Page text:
: I would suggest that the NRCan look at the failure rates from all the training facilities up until the present. They may find that the lowest failure rate came from The Materials Research Institute which is a correspondence course. Not all of us are able to take time off work or travel to the various training facilities to take a course. The correspondence course is obviously a very important option to many of us. I would not like to see this option taken away from those of us that can not afford the time or the travel to a training center.
: The correspondence course has worked for many years (check failure rates), so why is it no longer a viable option?
: Thank you
: Dave Stewart
------------ End Original Message ------------




 
01:50 Dec-15-2006
Csaba Hollo
Re: Fallout from new NRCan Rules ----------- Start Original Message -----------
: Thanks for the support Dave.
: Actually the correspondence programme is only a bit better than average...but the best equipped formal schools with loads of equipment/samples for practical training are in fact at the top of the failure rates. The lowest comes from a great organisation in eastern Ontario (where you got your training). But recall that "school" (if it cn be called a school) chooses the students. They also can easily get rid of those with a poor aptitute or poor attitude. I suppose if all the other schools got to select only the best to go for exams then the overall failure rates might drop.
: Ed
:
: : I have just finished reading the NRCan Rules and I would have to agree with Mr. Ed Ginzel that it does not stipulate that both practical and theory courses must be taken in order to qualify. If this was the meaning of the rule, than I am sure the total hours for both would have been stated. As it does not I am lead to believe that this rule indicates what Ed has stated that it can be a total of practical, a total of theory or a combination of both.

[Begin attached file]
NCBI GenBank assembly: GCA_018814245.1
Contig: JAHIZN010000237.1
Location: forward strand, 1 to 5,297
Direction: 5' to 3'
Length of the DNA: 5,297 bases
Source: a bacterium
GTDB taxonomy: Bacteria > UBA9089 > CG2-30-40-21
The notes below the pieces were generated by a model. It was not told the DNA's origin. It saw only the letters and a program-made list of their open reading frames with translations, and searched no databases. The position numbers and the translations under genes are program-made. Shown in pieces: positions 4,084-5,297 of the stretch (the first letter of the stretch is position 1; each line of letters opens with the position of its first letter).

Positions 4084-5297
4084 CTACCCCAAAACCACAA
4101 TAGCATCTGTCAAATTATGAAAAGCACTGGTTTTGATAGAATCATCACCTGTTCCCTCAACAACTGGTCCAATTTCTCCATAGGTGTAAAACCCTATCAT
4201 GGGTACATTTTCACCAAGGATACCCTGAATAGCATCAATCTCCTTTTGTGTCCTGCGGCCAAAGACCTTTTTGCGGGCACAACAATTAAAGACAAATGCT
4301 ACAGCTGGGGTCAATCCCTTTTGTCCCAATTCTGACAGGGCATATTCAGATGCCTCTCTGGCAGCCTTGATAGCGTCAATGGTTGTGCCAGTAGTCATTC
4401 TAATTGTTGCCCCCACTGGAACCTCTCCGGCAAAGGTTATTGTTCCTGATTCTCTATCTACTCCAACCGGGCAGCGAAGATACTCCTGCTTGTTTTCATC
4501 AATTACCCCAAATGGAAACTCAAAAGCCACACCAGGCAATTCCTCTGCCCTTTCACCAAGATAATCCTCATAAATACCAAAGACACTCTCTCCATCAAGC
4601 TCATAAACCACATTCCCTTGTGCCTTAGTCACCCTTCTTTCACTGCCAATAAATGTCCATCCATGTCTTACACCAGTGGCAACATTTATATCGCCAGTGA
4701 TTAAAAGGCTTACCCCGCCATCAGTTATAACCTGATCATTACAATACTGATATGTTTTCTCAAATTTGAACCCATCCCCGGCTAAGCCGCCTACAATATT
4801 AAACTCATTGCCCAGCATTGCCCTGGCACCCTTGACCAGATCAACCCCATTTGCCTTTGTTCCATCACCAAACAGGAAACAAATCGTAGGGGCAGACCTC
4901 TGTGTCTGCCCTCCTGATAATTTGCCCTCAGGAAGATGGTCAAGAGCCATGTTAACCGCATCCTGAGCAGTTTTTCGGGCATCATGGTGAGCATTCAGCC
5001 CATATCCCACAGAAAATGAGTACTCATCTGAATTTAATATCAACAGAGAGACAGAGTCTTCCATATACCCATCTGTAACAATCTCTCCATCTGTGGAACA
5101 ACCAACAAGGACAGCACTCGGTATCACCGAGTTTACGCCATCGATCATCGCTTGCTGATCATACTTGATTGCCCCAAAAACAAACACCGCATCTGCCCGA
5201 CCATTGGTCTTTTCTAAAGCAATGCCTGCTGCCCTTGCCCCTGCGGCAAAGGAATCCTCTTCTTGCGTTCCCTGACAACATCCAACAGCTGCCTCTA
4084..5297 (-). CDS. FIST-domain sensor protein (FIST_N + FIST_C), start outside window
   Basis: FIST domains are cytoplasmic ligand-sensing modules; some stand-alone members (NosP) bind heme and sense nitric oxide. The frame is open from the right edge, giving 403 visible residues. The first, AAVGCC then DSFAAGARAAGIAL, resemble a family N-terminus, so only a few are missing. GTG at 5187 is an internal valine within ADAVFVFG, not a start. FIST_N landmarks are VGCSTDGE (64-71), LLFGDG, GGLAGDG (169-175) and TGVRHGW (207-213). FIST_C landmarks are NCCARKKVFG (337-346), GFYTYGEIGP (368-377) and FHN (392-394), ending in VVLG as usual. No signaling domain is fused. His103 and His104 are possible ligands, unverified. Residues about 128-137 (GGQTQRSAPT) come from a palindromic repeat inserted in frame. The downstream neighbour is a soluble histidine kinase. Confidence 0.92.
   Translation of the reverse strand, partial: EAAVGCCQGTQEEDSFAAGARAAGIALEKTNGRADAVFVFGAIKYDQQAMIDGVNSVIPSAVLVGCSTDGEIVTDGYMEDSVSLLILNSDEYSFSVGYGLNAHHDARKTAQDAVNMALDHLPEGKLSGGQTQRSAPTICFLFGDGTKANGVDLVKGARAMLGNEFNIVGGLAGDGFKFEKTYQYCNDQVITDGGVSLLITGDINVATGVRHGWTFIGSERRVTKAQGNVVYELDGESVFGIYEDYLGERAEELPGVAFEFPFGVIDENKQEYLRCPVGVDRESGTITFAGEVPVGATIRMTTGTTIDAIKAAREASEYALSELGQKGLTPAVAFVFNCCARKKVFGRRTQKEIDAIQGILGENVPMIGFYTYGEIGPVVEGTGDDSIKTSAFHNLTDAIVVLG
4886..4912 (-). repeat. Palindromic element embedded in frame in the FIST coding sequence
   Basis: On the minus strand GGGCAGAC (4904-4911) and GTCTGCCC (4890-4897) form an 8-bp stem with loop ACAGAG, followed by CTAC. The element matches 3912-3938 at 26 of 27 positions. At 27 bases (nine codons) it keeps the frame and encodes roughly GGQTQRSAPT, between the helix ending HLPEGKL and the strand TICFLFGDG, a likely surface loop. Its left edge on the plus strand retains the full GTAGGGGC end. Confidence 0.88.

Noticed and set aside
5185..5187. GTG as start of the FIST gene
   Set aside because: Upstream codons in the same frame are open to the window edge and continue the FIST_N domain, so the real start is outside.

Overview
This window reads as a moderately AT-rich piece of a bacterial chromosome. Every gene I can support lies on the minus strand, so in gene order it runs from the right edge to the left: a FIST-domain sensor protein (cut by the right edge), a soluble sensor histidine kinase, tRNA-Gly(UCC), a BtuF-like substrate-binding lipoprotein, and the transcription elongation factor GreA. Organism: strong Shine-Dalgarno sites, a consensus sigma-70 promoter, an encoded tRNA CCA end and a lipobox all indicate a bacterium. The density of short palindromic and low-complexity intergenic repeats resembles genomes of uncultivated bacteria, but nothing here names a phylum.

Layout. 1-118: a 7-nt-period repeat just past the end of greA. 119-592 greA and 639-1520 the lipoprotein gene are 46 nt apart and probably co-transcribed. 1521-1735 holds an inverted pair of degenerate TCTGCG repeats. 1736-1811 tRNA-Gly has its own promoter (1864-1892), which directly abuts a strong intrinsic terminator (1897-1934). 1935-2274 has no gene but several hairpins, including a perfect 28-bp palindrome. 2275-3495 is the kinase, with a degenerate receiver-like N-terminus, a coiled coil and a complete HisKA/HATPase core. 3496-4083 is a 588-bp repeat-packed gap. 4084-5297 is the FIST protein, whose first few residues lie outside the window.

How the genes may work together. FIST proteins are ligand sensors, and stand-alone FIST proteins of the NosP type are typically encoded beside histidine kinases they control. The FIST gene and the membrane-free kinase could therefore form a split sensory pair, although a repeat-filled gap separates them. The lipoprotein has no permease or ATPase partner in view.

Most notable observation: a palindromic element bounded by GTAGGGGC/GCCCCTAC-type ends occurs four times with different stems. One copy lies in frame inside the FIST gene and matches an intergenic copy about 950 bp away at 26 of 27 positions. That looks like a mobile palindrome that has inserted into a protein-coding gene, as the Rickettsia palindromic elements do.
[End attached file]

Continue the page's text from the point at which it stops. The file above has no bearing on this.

: : I would suggest that the NRCan look at the failure rates from all the training facilities up until the present. They may find that the lowest failure rate came from The Materials Research Institute which is a correspondence course. Not all of us are able to take time off work or travel to the various training facilities to take a course. The correspondence course is obviously a very important option to many of us. I would not like to see this option taken away from those of us that can not afford the time or the travel to a training center.
: : The correspondence course has worked for many years (check failure rates), so why is it no longer a viable option?
: : Thank you
: : Dave Stewart
------------ End Original Message ------------

As an interesting aside, gentleman, I was wondering if anyone was aware that there is an effective 'statue of limitations' on training according to NRCan? A colleague brought to my attention NRCan's current policy is that training hours obtained over 10 years ago would not qualify for current certification applications. At first light, I did not think that this was such a detriment, due to some of the changing technologies in some methods.